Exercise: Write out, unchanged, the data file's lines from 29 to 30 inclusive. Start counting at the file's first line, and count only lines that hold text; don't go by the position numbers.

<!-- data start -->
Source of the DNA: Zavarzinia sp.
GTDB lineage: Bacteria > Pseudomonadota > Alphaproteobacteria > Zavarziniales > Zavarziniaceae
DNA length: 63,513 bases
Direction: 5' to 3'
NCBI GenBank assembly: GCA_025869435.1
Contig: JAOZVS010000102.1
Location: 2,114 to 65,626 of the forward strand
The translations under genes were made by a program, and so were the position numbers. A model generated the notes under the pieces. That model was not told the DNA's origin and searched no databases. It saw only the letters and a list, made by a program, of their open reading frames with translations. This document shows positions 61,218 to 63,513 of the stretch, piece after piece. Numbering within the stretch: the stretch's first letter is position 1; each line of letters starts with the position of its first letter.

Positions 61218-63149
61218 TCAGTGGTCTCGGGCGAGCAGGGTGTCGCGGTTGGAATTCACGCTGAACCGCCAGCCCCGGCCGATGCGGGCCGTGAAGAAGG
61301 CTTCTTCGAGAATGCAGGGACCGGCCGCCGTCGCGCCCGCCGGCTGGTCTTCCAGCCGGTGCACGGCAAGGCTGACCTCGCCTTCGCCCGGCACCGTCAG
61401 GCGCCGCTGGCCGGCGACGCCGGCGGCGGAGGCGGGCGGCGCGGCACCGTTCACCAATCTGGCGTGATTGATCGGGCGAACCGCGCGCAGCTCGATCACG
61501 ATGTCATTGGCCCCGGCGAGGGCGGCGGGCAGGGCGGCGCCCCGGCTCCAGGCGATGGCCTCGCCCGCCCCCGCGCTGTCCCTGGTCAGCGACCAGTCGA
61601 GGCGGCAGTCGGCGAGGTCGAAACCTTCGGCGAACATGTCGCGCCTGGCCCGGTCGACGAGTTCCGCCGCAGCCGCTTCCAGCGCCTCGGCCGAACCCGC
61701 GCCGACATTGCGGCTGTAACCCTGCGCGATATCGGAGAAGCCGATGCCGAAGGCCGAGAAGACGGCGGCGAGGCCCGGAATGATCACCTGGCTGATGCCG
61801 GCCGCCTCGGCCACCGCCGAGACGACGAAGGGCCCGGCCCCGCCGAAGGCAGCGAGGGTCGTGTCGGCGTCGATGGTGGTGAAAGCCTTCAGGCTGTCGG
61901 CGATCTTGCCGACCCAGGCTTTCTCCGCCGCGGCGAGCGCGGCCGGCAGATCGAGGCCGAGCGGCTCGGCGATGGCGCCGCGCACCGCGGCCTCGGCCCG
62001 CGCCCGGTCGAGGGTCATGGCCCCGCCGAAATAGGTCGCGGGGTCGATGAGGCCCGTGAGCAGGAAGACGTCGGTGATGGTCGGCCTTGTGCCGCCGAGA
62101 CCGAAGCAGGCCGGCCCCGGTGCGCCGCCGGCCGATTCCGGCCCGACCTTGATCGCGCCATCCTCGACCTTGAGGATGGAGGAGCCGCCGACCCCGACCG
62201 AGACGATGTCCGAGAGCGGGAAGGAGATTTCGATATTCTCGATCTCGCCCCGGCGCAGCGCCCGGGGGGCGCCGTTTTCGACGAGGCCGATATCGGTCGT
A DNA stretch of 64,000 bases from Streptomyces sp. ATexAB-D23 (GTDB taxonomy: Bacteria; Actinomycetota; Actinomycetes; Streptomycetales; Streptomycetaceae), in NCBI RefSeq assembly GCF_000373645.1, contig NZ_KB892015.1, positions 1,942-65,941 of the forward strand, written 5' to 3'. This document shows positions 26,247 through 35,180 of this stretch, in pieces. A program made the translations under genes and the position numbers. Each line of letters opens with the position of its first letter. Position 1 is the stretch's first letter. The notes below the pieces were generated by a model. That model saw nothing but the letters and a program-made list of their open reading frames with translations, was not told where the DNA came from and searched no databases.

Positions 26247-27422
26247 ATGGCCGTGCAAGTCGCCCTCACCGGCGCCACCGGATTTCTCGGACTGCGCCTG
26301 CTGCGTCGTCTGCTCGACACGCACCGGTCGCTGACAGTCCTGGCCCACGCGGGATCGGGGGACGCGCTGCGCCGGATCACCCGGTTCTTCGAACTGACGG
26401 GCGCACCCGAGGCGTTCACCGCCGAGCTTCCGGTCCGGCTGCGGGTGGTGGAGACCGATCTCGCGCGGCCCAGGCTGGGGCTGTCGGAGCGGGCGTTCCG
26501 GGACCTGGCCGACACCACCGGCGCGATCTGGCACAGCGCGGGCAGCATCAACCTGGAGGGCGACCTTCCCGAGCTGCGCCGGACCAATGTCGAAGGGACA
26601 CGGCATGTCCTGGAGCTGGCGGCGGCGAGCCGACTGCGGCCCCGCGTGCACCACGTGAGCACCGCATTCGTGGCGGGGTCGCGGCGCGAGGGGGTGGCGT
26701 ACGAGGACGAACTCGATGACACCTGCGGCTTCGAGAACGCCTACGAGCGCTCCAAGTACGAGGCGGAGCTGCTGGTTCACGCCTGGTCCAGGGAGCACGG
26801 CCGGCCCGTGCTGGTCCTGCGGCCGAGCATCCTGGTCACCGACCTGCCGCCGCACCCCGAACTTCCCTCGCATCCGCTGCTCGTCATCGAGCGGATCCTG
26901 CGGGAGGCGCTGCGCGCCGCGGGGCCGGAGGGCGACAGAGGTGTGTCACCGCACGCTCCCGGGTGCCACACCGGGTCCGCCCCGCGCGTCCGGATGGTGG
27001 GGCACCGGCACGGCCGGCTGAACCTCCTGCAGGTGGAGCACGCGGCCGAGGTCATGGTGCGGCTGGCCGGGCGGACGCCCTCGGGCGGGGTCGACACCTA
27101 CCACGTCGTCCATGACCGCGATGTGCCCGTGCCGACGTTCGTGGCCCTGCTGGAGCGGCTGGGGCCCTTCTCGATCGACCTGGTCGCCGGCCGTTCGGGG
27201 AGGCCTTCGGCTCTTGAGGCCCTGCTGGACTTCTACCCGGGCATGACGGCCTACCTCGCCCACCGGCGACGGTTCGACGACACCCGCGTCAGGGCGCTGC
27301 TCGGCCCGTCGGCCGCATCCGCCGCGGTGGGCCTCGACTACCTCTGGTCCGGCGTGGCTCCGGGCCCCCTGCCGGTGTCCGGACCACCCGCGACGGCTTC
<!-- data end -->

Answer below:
26801 CCGGCCCGTGCTGGTCCTGCGGCCGAGCATCCTGGTCACCGACCTGCCGCCGCACCCCGAACTTCCCTCGCATCCGCTGCTCGTCATCGAGCGGATCCTG
26901 CGGGAGGCGCTGCGCGCCGCGGGGCCGGAGGGCGACAGAGGTGTGTCACCGCACGCTCCCGGGTGCCACACCGGGTCCGCCCCGCGCGTCCGGATGGTGG